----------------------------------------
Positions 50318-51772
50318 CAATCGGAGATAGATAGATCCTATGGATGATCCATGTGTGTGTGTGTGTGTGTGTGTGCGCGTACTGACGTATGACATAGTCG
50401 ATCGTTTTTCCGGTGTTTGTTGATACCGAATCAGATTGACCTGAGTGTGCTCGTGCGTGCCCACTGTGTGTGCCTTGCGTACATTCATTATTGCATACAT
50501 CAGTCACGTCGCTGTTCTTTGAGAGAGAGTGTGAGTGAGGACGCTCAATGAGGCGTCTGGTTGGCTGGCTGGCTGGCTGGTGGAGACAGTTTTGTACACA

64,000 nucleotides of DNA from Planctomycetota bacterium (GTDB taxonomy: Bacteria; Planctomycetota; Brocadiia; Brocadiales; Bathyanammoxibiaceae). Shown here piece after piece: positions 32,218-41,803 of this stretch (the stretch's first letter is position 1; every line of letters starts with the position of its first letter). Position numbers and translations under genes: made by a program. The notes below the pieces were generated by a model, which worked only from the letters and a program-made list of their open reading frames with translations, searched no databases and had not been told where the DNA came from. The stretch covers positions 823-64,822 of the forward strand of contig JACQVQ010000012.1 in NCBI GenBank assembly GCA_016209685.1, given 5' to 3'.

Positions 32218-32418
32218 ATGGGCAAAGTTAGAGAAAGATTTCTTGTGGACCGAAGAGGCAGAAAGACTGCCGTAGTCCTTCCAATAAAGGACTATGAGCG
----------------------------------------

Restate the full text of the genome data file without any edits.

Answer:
Positions 50318-51772
50318 CAATCGGAGATAGATAGATCCTATGGATGATCCATGTGTGTGTGTGTGTGTGTGTGTGCGCGTACTGACGTATGACATAGTCG
50401 ATCGTTTTTCCGGTGTTTGTTGATACCGAATCAGATTGACCTGAGTGTGCTCGTGCGTGCCCACTGTGTGTGCCTTGCGTACATTCATTATTGCATACAT
50501 CAGTCACGTCGCTGTTCTTTGAGAGAGAGTGTGAGTGAGGACGCTCAATGAGGCGTCTGGTTGGCTGGCTGGCTGGCTGGTGGAGACAGTTTTGTACACA

64,000 nucleotides of DNA from Planctomycetota bacterium (GTDB taxonomy: Bacteria; Planctomycetota; Brocadiia; Brocadiales; Bathyanammoxibiaceae). Shown here piece after piece: positions 32,218-41,803 of this stretch (the stretch's first letter is position 1; every line of letters starts with the position of its first letter). Position numbers and translations under genes: made by a program. The notes below the pieces were generated by a model, which worked only from the letters and a program-made list of their open reading frames with translations, searched no databases and had not been told where the DNA came from. The stretch covers positions 823-64,822 of the forward strand of contig JACQVQ010000012.1 in NCBI GenBank assembly GCA_016209685.1, given 5' to 3'.

Positions 32218-32418
32218 ATGGGCAAAGTTAGAGAAAGATTTCTTGTGGACCGAAGAGGCAGAAAGACTGCCGTAGTCCTTCCAATAAAGGACTATGAGCG